a rock that doesn't belong there, but was dragged there from miles away by a glacier
A rock or rock fragment transported by a glacier and deposited on bedrock of different composition. Glacial erratics range from a few millimeters to several yards in diameter.
large boulders and rocks carried across the landscape by ice. Some of this material could have it source hundreds of miles away.
a boulder swept from its place of origin by glacier advance or retreat and deposited elsewhere as the glacier melted; after glacial melt, the boulder might be stranded in a field or forest where no other rocks of its type or size exist. Erratic boulder, northeastern Manitoba, Canada. A sense of the size of the glacial erratic can be estimated by noting the person standing in front of the boulder, on the left side. This erratic, as well as neighboring ones, were carried by the Keewatian Ice Sheet. (Photo courtesy of Lynda Dredge, Natural Resources Canada. Copyright Terrain Sciences Division, Geological Survey of Canada.)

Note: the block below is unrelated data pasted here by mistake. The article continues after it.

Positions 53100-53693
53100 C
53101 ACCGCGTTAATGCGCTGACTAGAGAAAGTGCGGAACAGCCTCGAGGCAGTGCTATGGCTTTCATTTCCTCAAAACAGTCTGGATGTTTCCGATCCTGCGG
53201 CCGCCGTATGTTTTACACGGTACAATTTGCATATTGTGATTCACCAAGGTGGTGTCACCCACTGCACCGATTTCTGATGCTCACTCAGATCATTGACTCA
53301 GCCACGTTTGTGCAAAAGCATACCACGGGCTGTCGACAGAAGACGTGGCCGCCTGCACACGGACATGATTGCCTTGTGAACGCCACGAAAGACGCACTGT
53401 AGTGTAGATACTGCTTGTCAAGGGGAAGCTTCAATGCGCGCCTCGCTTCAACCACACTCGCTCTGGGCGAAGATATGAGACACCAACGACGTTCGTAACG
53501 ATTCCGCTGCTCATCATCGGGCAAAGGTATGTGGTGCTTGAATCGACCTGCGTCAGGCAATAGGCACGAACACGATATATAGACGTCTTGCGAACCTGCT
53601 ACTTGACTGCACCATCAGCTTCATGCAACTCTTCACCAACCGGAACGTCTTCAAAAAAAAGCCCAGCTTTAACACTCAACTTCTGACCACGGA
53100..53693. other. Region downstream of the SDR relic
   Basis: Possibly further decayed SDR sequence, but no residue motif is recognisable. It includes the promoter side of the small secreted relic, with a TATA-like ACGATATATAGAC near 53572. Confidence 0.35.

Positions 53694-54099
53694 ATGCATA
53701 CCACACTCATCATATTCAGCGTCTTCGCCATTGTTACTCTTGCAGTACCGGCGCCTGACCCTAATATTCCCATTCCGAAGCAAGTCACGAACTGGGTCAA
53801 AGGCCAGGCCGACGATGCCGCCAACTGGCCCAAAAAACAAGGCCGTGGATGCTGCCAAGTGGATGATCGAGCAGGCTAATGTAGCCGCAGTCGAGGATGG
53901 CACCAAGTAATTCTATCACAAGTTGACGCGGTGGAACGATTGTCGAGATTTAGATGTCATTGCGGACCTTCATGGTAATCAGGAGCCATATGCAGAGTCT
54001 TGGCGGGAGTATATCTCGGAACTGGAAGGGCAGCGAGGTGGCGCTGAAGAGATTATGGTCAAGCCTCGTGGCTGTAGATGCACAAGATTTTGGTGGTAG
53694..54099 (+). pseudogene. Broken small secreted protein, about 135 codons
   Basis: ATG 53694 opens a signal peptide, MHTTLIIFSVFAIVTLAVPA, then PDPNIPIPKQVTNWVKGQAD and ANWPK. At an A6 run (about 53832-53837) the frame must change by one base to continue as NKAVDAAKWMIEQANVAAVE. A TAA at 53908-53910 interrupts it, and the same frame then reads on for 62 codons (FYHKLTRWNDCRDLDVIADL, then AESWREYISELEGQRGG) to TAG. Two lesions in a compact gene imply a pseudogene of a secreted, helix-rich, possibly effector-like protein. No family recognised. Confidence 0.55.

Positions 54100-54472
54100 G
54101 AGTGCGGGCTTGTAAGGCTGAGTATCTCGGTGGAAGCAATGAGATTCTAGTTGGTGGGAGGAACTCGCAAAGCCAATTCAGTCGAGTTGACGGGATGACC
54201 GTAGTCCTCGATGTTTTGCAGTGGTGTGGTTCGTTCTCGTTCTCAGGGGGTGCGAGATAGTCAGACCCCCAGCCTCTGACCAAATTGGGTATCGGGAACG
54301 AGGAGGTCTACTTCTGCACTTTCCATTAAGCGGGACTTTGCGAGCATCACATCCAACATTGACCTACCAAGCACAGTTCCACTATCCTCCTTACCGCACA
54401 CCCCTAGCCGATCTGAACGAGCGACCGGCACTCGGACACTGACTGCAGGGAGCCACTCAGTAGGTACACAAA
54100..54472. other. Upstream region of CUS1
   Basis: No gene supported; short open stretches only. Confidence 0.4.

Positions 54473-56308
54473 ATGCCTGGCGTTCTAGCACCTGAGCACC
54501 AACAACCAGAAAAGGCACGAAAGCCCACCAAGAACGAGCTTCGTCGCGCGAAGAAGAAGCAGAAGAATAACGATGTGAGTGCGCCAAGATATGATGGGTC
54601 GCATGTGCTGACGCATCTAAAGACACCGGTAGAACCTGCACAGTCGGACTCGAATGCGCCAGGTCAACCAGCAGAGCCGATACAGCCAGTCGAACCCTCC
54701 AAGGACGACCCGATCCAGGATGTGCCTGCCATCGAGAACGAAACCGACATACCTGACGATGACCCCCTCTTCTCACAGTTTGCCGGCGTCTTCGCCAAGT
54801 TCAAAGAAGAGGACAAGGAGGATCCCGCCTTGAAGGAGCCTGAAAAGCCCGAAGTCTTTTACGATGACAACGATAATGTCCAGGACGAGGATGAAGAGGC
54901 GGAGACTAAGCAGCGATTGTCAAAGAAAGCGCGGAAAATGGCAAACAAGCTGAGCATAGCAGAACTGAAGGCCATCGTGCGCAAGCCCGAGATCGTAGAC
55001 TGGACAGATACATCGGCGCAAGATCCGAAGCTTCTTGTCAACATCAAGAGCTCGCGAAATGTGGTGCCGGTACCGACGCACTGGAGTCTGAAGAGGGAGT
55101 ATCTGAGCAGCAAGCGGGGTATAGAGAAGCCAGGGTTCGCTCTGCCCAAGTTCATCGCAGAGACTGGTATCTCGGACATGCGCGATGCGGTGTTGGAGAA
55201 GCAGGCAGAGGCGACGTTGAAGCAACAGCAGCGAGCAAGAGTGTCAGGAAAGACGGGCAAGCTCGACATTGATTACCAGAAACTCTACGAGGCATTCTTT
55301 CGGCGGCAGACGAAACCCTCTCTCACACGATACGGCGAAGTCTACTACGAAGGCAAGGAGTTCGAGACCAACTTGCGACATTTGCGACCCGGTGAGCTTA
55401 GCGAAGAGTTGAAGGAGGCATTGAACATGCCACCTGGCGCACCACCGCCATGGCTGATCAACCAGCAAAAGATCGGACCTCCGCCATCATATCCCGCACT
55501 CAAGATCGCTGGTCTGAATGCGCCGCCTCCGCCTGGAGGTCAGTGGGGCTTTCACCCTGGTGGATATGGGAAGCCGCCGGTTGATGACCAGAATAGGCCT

A glacial erratic is a piece of rock that deviates from the size and type of rock native to the area in which it rests; the name "erratic" is based on the errant location of these boulders. These rocks were carried to their current locations by glacial ice. Erratics can range in size from pebbles to large boulders such as the Okotoks (16,500 tons) and Airdrie erratics found in Alberta, Canada.